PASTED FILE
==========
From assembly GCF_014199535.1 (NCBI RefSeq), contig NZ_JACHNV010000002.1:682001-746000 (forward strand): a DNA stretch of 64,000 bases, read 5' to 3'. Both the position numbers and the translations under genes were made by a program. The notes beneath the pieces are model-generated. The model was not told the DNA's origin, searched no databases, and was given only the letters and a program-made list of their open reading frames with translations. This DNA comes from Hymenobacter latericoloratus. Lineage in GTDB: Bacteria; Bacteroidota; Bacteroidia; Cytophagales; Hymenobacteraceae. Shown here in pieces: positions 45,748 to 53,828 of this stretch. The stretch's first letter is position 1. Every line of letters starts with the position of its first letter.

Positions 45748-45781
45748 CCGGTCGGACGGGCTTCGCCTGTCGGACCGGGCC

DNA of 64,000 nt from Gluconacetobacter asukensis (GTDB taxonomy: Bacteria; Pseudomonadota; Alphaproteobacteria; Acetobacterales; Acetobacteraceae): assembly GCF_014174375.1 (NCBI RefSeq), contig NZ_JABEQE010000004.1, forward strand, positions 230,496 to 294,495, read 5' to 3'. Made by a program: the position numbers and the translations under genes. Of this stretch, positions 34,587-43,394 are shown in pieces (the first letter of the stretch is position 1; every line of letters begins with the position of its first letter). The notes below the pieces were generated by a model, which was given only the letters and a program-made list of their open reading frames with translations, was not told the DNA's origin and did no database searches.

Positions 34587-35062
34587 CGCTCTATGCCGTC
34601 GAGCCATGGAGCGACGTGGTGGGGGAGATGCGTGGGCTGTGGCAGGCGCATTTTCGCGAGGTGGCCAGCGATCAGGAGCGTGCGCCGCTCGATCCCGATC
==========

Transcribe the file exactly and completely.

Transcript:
From assembly GCF_014199535.1 (NCBI RefSeq), contig NZ_JACHNV010000002.1:682001-746000 (forward strand): a DNA stretch of 64,000 bases, read 5' to 3'. Both the position numbers and the translations under genes were made by a program. The notes beneath the pieces are model-generated. The model was not told the DNA's origin, searched no databases, and was given only the letters and a program-made list of their open reading frames with translations. This DNA comes from Hymenobacter latericoloratus. Lineage in GTDB: Bacteria; Bacteroidota; Bacteroidia; Cytophagales; Hymenobacteraceae. Shown here in pieces: positions 45,748 to 53,828 of this stretch. The stretch's first letter is position 1. Every line of letters starts with the position of its first letter.

Positions 45748-45781
45748 CCGGTCGGACGGGCTTCGCCTGTCGGACCGGGCC

DNA of 64,000 nt from Gluconacetobacter asukensis (GTDB taxonomy: Bacteria; Pseudomonadota; Alphaproteobacteria; Acetobacterales; Acetobacteraceae): assembly GCF_014174375.1 (NCBI RefSeq), contig NZ_JABEQE010000004.1, forward strand, positions 230,496 to 294,495, read 5' to 3'. Made by a program: the position numbers and the translations under genes. Of this stretch, positions 34,587-43,394 are shown in pieces (the first letter of the stretch is position 1; every line of letters begins with the position of its first letter). The notes below the pieces were generated by a model, which was given only the letters and a program-made list of their open reading frames with translations, was not told the DNA's origin and did no database searches.

Positions 34587-35062
34587 CGCTCTATGCCGTC
34601 GAGCCATGGAGCGACGTGGTGGGGGAGATGCGTGGGCTGTGGCAGGCGCATTTTCGCGAGGTGGCCAGCGATCAGGAGCGTGCGCCGCTCGATCCCGATC